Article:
I first ran part of the Lafarge 2000 trail two years ago. At the time, I thought it was so named because it was about 2000 meters long. Turns out I was wrong.
Last week, I found that this trail is continued a little further down the road. I grabbed my camera and eagerly hit the trail for another segment of my Visual Running Tours.
This trail starts on Safari Road in Flamborough and it is a challenging run right from the get go.
It’s always nice to see some hilly terrain. This looks like it will be a great spot for a trail run.
That first hill was tough.
Wait a minute, it’s still going.
And around the corner, the hill is still going.
Wow, this is a tough way to start a run.
Finally, I’ve reached the top of Hill Number 1.
The sounds of the city have fallen away and it is quiet and peaceful up here.
But as I ran down the hill, I heard the sounds of nature – farm animals.
I heard them well before I saw them. On one side of the trail were these sheep. On the other side, there were cows. They seemed to be quite vocal as I passed them. Not too sure how many people they see on this trail.
The trail ran alongside a swamp and stayed on a flat plain for a few hundred meters.
But then Hill Number 2 stood in front of me. It seemed even harder and taller than the last one.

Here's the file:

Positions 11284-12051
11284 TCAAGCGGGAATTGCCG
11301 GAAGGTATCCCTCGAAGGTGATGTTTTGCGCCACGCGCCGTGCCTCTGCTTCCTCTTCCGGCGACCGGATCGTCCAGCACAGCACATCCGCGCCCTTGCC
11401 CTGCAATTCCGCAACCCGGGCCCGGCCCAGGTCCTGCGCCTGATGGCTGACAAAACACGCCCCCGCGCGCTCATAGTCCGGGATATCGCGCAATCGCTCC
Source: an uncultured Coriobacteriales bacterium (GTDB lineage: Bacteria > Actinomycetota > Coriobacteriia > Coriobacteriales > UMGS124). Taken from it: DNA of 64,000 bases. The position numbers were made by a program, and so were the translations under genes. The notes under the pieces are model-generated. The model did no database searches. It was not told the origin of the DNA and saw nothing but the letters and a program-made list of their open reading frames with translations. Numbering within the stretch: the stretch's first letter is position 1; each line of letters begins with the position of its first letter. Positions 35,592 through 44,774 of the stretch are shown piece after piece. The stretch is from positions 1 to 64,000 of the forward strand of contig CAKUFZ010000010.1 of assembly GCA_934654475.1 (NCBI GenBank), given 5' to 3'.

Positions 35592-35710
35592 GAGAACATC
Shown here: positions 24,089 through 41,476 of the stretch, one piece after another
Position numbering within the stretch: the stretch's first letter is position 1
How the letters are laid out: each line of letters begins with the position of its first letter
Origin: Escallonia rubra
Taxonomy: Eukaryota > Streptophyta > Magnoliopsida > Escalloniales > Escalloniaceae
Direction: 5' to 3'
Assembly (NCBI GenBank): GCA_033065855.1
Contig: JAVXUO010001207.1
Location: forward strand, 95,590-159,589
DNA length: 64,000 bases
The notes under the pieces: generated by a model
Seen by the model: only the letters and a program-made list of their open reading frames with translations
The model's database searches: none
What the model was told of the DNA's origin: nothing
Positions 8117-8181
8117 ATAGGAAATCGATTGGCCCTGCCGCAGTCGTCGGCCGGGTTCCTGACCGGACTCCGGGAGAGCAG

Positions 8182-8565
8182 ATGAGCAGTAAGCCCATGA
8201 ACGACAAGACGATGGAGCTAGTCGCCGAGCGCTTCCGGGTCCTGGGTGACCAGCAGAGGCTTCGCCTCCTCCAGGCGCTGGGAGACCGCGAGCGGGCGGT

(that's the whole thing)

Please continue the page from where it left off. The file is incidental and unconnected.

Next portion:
The view from the top of Hill Number 3 was spectacular.
There was also a plaque with some trail information on it.
“The Millennium Trail is approximately 22 kilometers long and provides a north/south trail link between the Hamilton Rail Trail and the Township of Puslinch in the County of Wellington.” *Ontario Trails Council
The nature trail comes to an end at the 6th Concession in the small town of Westover.
Apparently the trail continues along the road and links up to the trails in Dundas Valley.
“The Hamilton-Brantford Rail Trail is part of the Trans Canada Trail System. Of the 22 kilometers, 16.4 kilometers are located on existing road surfaces, while the remaining 5.6 kilometers consist of sections of unopened road allowance. The Lafarge 2000 Trail passes through a Niagara Escarpment re-entrant valley, along the reservoir at Christie Conservation Area and through glacial moraines, drumlins, and wetlands.”
This was quite a tough run. I think it was about three kilometers one way, but the trip back along the trail was just as tough. I swear, it felt like it was uphill both ways. I was so drained by the time I finished it.
Well, I hope you enjoyed this Visual Running Tour.
So far, I have documented 20 different trails in this lovely province of Ontario, Canada.